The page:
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September 6, 2021

Hoda Afshar’s Powerful Installation on Whistleblowers Wins Ramsay Art Prize People’s Choice Award

The Tehran-born, Melbourne-based artist’s work Agonistes was chosen as the winner by visitors to the Art Gallery of South Australia.

The Ramsay Art Awards, held every two years by the Art Gallery of South Australia, are open to Australian artists under the age of 40 working in any medium, with this year’s People’s Choice Award going to photographer Hoda Afshar. Her installation, called Agonistes, combines new and old photographic techniques to explore the lives of Australian whistleblowers, who Afshar refers to as ‘modern tragic figure[s]’ for the dire choices and consequences each has faced.

Afshar was born in Tehran during the Iran-Iraq war, where she learnt about the power of the photographic frame – to exclude people that governments want to ignore, to misrepresent foreign nations to the Western world, but also to document the lives of those marginalised people so they are not forgotten. She has spent much of her career photographing Iranian and Muslim people, especially women and refugees, to great acclaim, but for Agonistes, Afshar turned her camera towards a different group.

In this installation, her subjects are individuals who witnessed abuse and corruption in government agencies and made the decision to bring these crimes to light. These whistleblowers exposed systemic problems in industries as wide ranging as disability care, secret intelligence services, and immigration detention, but were often subject to gag orders and other forms of control following their claims, with huge ramifications for their professional and personal lives. Afshar’s work explores the external subjugation and internal anguish experienced by those trying to make the public aware of horrors committed under their governments, highlighting this repression as a threat to the right to dissent.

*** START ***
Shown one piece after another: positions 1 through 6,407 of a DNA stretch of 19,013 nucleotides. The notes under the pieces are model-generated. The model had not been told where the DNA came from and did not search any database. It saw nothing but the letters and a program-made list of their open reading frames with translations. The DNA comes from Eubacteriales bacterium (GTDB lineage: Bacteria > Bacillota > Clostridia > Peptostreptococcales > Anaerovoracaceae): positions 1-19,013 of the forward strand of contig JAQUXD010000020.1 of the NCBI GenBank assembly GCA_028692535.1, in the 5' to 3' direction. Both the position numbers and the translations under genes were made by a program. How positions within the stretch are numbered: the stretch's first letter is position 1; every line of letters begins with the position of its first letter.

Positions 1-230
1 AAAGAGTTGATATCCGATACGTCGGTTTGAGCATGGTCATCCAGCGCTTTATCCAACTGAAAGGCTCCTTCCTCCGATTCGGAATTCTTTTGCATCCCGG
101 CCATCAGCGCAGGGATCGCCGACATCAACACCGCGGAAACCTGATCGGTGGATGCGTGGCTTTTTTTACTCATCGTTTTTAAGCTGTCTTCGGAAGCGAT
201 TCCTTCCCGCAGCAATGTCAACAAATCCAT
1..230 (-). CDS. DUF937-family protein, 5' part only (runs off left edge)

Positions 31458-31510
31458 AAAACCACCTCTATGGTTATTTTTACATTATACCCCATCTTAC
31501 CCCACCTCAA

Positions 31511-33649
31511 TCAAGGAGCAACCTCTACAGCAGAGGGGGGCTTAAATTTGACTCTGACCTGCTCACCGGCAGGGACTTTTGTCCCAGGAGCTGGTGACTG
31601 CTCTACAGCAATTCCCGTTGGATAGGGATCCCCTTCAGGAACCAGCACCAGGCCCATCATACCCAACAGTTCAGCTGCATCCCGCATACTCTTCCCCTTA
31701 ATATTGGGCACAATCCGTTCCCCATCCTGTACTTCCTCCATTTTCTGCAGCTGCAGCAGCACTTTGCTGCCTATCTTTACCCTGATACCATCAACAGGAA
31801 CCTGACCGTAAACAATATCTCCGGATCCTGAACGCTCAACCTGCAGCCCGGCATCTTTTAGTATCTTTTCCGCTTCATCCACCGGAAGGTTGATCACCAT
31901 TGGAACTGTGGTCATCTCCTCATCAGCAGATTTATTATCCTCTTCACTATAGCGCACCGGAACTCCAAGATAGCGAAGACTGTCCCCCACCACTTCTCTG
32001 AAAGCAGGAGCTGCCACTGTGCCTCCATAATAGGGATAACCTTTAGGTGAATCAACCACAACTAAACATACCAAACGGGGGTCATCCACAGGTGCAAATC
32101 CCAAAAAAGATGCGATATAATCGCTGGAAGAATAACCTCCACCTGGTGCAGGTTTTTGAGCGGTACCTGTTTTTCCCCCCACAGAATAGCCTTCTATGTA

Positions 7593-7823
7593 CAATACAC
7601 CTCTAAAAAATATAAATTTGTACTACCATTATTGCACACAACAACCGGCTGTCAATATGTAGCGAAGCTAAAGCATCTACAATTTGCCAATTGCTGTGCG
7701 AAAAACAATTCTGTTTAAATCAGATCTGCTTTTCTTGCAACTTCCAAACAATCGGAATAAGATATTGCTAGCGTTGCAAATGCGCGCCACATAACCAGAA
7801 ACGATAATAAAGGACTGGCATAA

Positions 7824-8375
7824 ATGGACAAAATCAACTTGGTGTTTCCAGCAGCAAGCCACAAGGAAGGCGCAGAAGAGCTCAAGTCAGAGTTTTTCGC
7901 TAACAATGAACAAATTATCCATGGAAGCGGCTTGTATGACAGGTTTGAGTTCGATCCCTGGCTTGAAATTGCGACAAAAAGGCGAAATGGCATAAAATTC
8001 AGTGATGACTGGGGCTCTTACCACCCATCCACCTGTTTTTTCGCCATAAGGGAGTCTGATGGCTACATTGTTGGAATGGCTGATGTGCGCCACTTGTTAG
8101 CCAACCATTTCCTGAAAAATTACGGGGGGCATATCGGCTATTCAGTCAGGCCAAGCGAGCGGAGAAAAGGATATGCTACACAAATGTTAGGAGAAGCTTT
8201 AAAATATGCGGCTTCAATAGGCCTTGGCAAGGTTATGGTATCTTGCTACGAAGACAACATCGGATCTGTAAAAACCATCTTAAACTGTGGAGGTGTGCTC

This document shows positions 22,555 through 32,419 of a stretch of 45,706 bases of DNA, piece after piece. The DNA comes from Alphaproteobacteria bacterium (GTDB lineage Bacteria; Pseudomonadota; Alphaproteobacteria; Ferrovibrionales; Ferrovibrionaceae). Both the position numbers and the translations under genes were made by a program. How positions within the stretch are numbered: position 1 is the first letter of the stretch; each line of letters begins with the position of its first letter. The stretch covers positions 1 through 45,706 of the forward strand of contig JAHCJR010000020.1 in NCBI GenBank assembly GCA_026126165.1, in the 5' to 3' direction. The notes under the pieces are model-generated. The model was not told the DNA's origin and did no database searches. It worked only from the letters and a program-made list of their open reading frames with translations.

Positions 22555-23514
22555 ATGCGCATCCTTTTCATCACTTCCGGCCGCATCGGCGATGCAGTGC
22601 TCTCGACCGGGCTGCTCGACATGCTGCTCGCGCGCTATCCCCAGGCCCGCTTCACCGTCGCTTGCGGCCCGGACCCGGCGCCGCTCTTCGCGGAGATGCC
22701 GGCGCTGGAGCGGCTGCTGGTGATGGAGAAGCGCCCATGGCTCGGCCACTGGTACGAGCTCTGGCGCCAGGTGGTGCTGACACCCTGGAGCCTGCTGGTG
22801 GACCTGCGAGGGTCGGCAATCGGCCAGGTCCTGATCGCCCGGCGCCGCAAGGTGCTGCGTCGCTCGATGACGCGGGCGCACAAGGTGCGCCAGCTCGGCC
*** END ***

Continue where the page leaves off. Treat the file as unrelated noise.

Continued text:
I have always believed in the potential of art to bring to light what’s at stake.
HODA AFSHAR.

For one component of Agonistes, Afshar created nine portraits by photographing each whistleblower from all angles, using 110 cameras to create a 3D model of their face. Afshar was ‘fascinated’ by the way these photographs couldn’t capture her subjects’ eyes, producing a glazed look that resembled ancient busts of the Classical world. This imagery connects these whistleblowers to Greek tragedies in which characters are often forced to make an agonising choice ‘between responsibility and obligation – between morality and the law’, with both options accompanied by terrible consequences for individuals and democracy as a whole. Accompanying the collection is a video that features extreme close-ups of the whistleblowers as they describe the scrutiny they faced from the public and the government, returning to them the voice that was stolen when they were persecuted for speaking out.

Afshar’s thoughtful use of frame and masterful use of 3D modelling lay bare the tragedy of those brave enough to stand against abuses of power. Although the exhibition featuring Agonistes has now closed, the Art Gallery of South Australia did acquire three of Afshar’s portraits so they can be featured in future exhibitions.

If you liked this article, you might enjoy our feature on the Nationaal Monument Kamp Amersfoort Museum, with a permanent on-site exhibition that gives a human face to the atrocities experienced there during the Second World War.

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